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Now Playing in Doha! : Django Unchained

Jan 17, 2013

By Alexander Wood

Wind-swept plains are framed by outcroppings of sculpted rock as the screen is filled with the march of slave traders and their captives. Classic Tarantino music fills the screen, adding a vintage feel to the film, a sure indicator of the beautiful carnage, razor sharp dialogue and the no-holds-bar historical tale that is to follow. Not every filmmaker can successfully push the boundaries of filmmaking while rewriting elements of history to favor a disenfranchised slave; thankfully, Tarantino is able to do so.

The film’s visual esthetic is a fitting addition to the director’s body of work, incorporating the stunning use of classic framing that makes the viewer feel at home in the vibrant westerns of the days of old. However, this is not a classic western, as Tarantino’s film explodes into a bloody epic-narrative that defies viewer’s expectations. There is nothing subtle about how the film deals with the horrors of slavery—it enters this dialogue with full force, weaving humour and horror together to create a narrative that you won’t forget.

Tarantino often uses intimate close-ups, focusing on the visceral details of a particular moment to connect with the viewer. The scene where Dr. King Schultz (Chistoph Waltz) is pouring Django (Jamie Foxx) and himself a drink, focuses on intimate actions of setting up the glasses and pouring, which is a prime example of intimacy created through detail. This particular moment is mirrored by a scene in ‘Inglorious Basterds’, where Col. Hans Landa is feeding Shosanna Dreyfus (Melanie Laurent) dessert in a Parisian café. Scenes like this set the tone for the audience by denoting the visceral film watching experience that is to follow; one which is marinated in blood and humour.

At points in the film Django is adorned in bright blue attire, visually setting him apart from the environment and elevating the idea of ‘colour’. Watching as a bright blue cowboy rides onto a plantation, rap music playing in the background, it is evident that the film is blurring the lines between time periods, presenting the modern alongside the historic. By using this technique, Tarantino is able to revision history and place a dynamic black hero into the forefront of an era ripe with slavery. This re-visioning is also seen in ‘Inglorious Basterds’, where Hitler dies before the end of the Second World War. By rewriting history anything becomes possible, allowing a strong black protagonist to seek reparations from his captors prior to the abolishment of slavery.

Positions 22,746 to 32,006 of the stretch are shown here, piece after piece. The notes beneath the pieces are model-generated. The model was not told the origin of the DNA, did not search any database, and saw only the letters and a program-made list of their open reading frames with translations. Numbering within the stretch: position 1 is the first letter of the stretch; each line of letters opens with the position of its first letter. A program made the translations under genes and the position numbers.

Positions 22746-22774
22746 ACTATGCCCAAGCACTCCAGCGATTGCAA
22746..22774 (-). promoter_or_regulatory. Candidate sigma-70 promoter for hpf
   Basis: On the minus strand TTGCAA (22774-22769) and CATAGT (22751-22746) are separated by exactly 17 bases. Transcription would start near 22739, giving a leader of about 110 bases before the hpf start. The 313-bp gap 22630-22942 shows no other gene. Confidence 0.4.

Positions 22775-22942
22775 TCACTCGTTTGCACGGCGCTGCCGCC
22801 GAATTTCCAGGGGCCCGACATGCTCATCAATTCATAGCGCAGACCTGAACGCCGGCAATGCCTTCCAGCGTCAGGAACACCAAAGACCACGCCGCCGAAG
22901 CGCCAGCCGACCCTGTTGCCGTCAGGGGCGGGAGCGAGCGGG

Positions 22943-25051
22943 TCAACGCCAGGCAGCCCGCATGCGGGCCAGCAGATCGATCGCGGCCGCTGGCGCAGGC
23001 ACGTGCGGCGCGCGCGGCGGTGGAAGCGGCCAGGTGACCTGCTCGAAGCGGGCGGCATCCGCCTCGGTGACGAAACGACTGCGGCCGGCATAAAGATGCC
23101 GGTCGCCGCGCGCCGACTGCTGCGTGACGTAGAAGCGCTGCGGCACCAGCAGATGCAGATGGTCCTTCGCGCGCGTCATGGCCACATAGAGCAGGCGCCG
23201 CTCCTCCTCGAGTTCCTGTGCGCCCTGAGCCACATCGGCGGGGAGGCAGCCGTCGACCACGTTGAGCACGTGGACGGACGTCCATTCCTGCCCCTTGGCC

Accompanying this disruption of history is the gratuitous use of controversial language, which in the past has been used to insight hate, but in more modern terms, it has been reclaimed by many groups and artists. The n-word is used to such excess in the film that it becomes normalised, which is a fitting portrayal for the time period. Additionally, by using this vernacular to such excess it levels the word, disrupting some of the power it holds. In rap music, which is featured numerous times in the film, the used of the n-word can be linked with the process of reclaiming a language which was predominantly use by white oppressors. By taking the language and using it, it acts to disrupt the oppressive power of the word, reclaiming and redefining it. Considering Tarantino’s use of rap music and gratuitous use of the n-word, he is clearly pointing a spotlight on a unique period of history that still influences modern society.